The appropriate messages and services are also integrated to the greatest extent possible into programs outside the health sector, such as at agriculture and food security contacts (e.g. homestead food production and agriculture extension agents), in education (e.g., pre-service and in primary and secondary schools) and literacy education, and as part of microcredit and livelihoods enhancement. Implementing the ENA framework entails building partnerships with all groups supporting maternal and child health and nutrition programs, so that messages are harmonized and all groups promote the same messages using the same job aids and information and education communication materials. Ideally, partners are brought together at regional and national levels to agree on the harmonized approaches and to advocate with policy leaders for the importance of nutrition to the nation’s economic as well as social development.

Messages are crafted to highlight actions that are small and doable, and techniques of social and behavior change communications are used to promote adoption of these actions. Special emphasis is given to interpersonal communications—notably, during counseling of individual mothers or during group events—that are reinforced by mass media and at community festivals and other mobilizing events. Health and community agents are trained to employ negotiations for behavior change—visiting mothers in their households or at markets, at their chores, at women’s group meetings, and at community meeting places—and helping them anticipate and overcome barriers to carrying out new practices.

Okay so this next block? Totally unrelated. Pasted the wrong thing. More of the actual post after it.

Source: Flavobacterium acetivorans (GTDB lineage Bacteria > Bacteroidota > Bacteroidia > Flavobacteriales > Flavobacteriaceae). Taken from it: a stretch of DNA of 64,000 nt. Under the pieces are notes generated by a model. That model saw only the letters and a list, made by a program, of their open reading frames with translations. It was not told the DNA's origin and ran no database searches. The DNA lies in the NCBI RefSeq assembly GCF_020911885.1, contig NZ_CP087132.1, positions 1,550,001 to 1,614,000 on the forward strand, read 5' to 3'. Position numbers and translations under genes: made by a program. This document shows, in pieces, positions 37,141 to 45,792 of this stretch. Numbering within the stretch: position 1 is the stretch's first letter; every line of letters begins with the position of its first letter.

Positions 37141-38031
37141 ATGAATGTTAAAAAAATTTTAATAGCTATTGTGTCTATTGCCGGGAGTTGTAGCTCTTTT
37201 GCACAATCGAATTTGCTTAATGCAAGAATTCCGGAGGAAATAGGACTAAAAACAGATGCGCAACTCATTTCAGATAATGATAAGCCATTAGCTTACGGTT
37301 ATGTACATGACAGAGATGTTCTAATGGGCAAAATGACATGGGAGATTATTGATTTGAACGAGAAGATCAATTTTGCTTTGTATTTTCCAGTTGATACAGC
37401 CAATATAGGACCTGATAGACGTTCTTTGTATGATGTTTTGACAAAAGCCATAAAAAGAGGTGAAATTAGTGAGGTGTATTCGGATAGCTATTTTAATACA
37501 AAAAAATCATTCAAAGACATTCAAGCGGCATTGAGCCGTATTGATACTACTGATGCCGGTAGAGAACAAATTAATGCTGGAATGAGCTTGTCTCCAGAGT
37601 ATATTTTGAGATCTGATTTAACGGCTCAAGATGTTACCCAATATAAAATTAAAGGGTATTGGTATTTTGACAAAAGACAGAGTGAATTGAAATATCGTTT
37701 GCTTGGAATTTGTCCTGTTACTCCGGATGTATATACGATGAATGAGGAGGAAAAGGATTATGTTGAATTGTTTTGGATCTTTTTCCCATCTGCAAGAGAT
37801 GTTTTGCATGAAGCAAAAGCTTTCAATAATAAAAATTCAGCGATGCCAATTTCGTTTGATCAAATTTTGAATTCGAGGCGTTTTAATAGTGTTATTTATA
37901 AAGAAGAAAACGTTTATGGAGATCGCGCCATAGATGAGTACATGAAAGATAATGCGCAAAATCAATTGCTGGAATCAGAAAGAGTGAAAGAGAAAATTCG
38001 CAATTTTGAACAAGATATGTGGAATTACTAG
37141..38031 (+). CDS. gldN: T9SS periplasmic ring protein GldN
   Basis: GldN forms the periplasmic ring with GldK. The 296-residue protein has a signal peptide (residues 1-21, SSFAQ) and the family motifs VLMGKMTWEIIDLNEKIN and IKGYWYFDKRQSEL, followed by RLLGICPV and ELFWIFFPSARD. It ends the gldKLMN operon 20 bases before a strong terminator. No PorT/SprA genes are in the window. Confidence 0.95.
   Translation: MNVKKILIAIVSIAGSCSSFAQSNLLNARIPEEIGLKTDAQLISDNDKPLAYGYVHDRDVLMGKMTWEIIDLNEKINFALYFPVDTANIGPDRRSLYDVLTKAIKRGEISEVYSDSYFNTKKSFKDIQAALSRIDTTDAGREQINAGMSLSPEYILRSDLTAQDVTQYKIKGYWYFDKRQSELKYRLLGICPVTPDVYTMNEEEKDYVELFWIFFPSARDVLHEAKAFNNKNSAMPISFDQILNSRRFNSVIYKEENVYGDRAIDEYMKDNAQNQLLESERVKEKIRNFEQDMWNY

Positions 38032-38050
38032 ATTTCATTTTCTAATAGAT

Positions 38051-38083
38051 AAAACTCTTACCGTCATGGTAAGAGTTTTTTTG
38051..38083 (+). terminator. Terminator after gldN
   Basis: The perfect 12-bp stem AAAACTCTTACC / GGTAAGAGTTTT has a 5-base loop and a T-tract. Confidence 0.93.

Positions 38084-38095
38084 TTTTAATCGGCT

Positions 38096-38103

Existing ENA training materials can strengthen those individuals’ ability to promote ENA by negotiating for behavior change. Although content remains generally fixed from one country or region to the next, formative research can shape the details of adaption to the context.

1 Andrew Thompson, Monika Blössner, and Elaine Borhi, Juan Feng, and Johan Mistiaen, Joint UNICF–WHO–The World Bank Child Malnutrition Database: Estimates for 2012 and Launch of Interactive Data Dashboards. Geneva: World Health Organization, 2012. http://www.who.int/nutgrowthdb/jme_2012_summary_note_v2.pdf?ua=1

2 The Lancet. Maternal and Child Undernutrition. The Lancet, 2008, http://www.thelancet.com/series/maternal-and-child-undernutrition; and 2013, http://www.thelancet.com/series/maternal-and-child-nutrition. This landmark series estimated that effective, targeted nutrition interventions to address maternal and child undernutrition exist, and if implemented at scale during the thousand-day-long window of opportunity, could reduce nutrition-related mortality and disease burden by 25 percent.

3 World Health Organization (WHO), Essential Nutrition Actions: Improving Maternal, Newborn, Infant and Young Child Health and Nutrition. Geneva: WHO, 2013. http://www.who.int/nutrition/publications/infantfeeding/essential_nutrit....

4 Guyon, Agnes, and Victoria Quinn. Understanding the Essential Nutrition Actions (ENA) Framework. Washington, DC: CORE Group. http://www.jsi.com/JSIInternet/Inc/Common/_download_pub.cfm?id=14139&lid=3.